livered the introductory discourse, and Aug. 29th, at Felton, Northumber- proposed the usual questions. Mr. Small, land, a neat and commodious chapel, of 'Axminster, offered the ordination capable of seating about 400 people, (notice prayer, accompanied with imposition of ed in our No. for Oct. 1819) was opened hands. Mr. Griffin, of Portsea, (father for divine worship, when three sermous of the minister,) delivered an impressive were preachel, by the Rev. H. Murray, charge, from 2 Timothy ii. 1, Thou, of Gateshead, and the Rev. W. H.Stowell, therefore, my son, be strong,' &c. Dr. of North Shields. Messrs. Rate of Bogue, of Gosport, delivered an instrucAlnwick, HunterofWiddrington, Hutche. tive sermon, to the church and congregason of Warenford, and Atkin of Morpeth, tion, from Heb. xiii. 17. Obey them engaged in the devotional exercises. that have the rule over you,' &c. Mr.

The attendance was very respectable Ward, of Sidmouth, concluded with for the season, the harvest being com- prayer. Iu the evening, Mr. Bristow, of

success.

course.

Wilton, preached from 1 Cor. ii. 8. and prayer meeting was held; and at 10 in the devotional services were conducted the forenoon, the ministers and deby Mr. Kelly, of Ashburton, and Mr. legates from the several churches, beld Davison, of Chudleigh. A sermon was their usual meeting for business. In the preached the preceding evening by evening, Mr. Ashton, of Stockport

, Mr. Bidlake, of Teignmouth.

preached, from Rom. i. 14; and after the On the 21st of Sept. was ordained, at from the pulpit a statement of its nature

sermon, the secretary to the Union gave Malden, the Rev. R. Burls, (late of Wy- and objects, and related to the congremondley academy.) Mr Saville, of Col- gation several pleasing instances of its chester, delivered the introductory disMr. Newton, of Witham, of- services was very respectable, and the ui

Attendance upon the several fered the ordination prayer, Mr. Chap- must harmony and christian affection prelin, of Bishop Stortford, delivered the

vailed. charge, from 2 Tim. iv. 5. Make full proof of thy ministry. And Mr. Craig, of Oct. 5th, the Independent Chapel

, Bocking, addressed the people, from Grove-street, Boston, was re-opened, asJer. iii. 15. Messrs. Morrell, Frost, and ter the erection of galleries. Three serJennings, engaged in prayers. Mr. Berry, mons were preached ; in the morning, by of Hatfield-heath, preached in the even- Mr. Arrow, of Lyon, from John xii. 21; ing; and Mr. Crathern, of Dedham, in the afternoon, by Mr. Wright

, of the evening preceding. The perfect Stamford, from Eph. i. 8, 9; in the evenunanimity and prosperous state of this ing, by Mr. Scott, of Rowell, from Pške congregation, render the present settle- cxxii. 7. The devotional parts of the seiment highly promising and gratifying vices were conducted by Mr. Jeula, of both to the minister and people in this Spalding, and Mr. Haynes, minister of important station.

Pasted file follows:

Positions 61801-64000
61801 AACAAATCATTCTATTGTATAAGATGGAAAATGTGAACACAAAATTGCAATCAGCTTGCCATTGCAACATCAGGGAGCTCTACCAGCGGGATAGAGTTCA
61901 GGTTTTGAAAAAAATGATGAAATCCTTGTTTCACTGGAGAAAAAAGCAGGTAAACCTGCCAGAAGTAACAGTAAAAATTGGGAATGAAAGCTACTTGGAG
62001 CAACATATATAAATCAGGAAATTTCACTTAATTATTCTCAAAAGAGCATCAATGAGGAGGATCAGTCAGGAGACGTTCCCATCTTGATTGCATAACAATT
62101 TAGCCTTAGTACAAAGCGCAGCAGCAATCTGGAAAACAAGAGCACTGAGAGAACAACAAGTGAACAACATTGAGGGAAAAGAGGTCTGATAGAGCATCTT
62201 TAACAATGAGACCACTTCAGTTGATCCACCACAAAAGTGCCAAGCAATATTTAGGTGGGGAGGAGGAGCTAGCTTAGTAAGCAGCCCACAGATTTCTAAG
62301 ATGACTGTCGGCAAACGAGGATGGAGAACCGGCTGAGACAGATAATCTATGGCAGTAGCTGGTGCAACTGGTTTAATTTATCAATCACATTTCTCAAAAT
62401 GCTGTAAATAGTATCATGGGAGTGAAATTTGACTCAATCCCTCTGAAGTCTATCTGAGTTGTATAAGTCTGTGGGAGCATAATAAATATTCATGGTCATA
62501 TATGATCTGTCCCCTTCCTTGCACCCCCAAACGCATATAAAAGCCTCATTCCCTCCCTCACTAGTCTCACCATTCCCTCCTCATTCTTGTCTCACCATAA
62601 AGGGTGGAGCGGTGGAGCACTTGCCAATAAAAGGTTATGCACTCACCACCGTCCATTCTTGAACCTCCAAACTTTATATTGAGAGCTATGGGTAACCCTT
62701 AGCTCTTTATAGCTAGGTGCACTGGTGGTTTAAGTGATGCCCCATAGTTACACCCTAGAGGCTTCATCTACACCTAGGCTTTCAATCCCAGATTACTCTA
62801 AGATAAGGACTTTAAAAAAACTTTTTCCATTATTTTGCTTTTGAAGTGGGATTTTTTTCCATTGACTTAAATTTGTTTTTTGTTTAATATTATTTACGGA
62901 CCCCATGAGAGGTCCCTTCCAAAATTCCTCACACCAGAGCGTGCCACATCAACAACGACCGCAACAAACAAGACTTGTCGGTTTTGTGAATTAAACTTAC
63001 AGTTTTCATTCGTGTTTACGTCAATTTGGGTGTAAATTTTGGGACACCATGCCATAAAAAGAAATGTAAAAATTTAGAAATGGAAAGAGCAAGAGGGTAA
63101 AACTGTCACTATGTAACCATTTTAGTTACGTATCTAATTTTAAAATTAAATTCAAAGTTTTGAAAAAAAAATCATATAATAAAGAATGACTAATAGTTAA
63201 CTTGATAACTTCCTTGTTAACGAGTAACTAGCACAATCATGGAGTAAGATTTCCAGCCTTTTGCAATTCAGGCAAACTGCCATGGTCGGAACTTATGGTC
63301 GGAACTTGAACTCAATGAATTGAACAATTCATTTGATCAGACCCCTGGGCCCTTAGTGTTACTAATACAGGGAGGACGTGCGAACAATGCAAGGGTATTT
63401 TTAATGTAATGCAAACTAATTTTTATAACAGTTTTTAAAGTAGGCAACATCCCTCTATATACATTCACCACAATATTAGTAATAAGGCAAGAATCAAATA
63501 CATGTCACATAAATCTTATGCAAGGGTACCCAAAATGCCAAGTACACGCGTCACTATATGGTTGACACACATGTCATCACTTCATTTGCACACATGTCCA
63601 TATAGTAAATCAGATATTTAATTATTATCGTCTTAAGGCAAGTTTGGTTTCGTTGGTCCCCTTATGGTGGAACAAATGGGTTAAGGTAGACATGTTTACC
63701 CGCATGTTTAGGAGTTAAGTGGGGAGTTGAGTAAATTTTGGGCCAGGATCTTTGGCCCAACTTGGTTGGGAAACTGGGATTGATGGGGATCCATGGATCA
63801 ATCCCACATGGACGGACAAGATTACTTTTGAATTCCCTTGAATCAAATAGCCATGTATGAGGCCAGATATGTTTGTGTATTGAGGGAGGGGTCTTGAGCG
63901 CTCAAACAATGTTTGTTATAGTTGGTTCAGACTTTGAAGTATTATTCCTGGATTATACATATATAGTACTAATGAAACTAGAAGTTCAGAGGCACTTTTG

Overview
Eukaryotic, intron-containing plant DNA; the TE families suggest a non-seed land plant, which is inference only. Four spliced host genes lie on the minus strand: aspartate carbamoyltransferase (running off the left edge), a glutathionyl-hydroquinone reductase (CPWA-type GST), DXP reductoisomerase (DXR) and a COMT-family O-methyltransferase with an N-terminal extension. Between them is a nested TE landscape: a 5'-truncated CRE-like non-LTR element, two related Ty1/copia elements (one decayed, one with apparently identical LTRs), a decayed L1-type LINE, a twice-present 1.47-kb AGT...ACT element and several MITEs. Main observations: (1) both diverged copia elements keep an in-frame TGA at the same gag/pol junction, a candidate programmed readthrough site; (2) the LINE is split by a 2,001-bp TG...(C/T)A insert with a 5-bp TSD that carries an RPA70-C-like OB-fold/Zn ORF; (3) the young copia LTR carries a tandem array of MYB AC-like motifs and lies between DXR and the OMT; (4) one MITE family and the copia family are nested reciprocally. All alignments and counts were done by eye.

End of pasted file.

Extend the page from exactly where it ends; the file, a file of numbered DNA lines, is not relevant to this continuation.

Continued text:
the place.

Very liberal' collections

were made, by which, together with the Sept. 28. was laid the foundation of a Dew chapel at Louth in Lincolnshire, largement will, it is hoped, be defrayed

,

subscriptions, the expense of the enby Mr. Soper, who delivered an address without any addition to the original on the occasion to a numerous auditory. debt. The chapel will now seat 1000

The gospel (we are informed) was first persons, and a sunday school is attached introduced into this town by Mr. Haynes, to it for 160 children. of Boston, in June last, when a temporary place of worship was obtained. In

Oswestry Races-During the late July, Mr. Soper, from Hoxton academy, horse-races at Oswestry, the friends of commenced his labours here, and the morality and religion" enjoyed public -congregation has so increased as

to religious services, in order to bear an render necessary a new place, which will honourable testimony against such u the 60 feet by 40, and is calculated to seat christian practices, and to counteract

, in

some measure, their unhappy and bareOn Sept. 19th, Mr. C. Lowndes, (brother united; sermons were preached at each

fulinfluence. The several congregations to the missionary to Zante) was ordained other's chapel, by the several ministers over the Independent church at Parting of the town ; Mr. W. Davies, (Methodist

) ton, Cheshire. Mr. Silvester, of Sand- at the Old chapel, from Psa. i. 1.3. bach, introduced the service by prayer Mr. T. Cooke, (Baptist) at the Metro delivered tňe introductory discourse, and Whitridge, Jun. (Indep.) at the Baptista

" proposed the questions. Mr. Adamson, chapel, from Jer. 1. 2. of Patricroft, offered the ordination prayer. Mr. Turner, of Knutsford, (Mr. L's pastor,) gave the charge, from 2 Tim. ii. 3. 'Endure hardiness ;' and Mr. Wil

SAILORS. son, of Northwich, preached to the people, from Deut. x. 38. •Encourage him.'

EBINBURGH AND LEITH SEAMAN'S FRIEND On Wednesday and Thursday, Sept. 27th and 28th, the Half-yearly Meeting We have much pleasure in announof the Cheshire Union, for the spread of cing that this Society, which was insti. the Gospel in that county, was held tuted a few months ago exclusively for at Queen-street chapel, Chester. Mr. the benefit of the Seamen at Leitb, bas Robinson, of Middlewich, preached on already been able to carry into effect an the Wednesday evening, from Jam.iv. 3. important part of its proposed plans. At seven in the morning of Thursday, a

Ou Sabbath, the 13th of September, set

600 persons.

SOCIETY.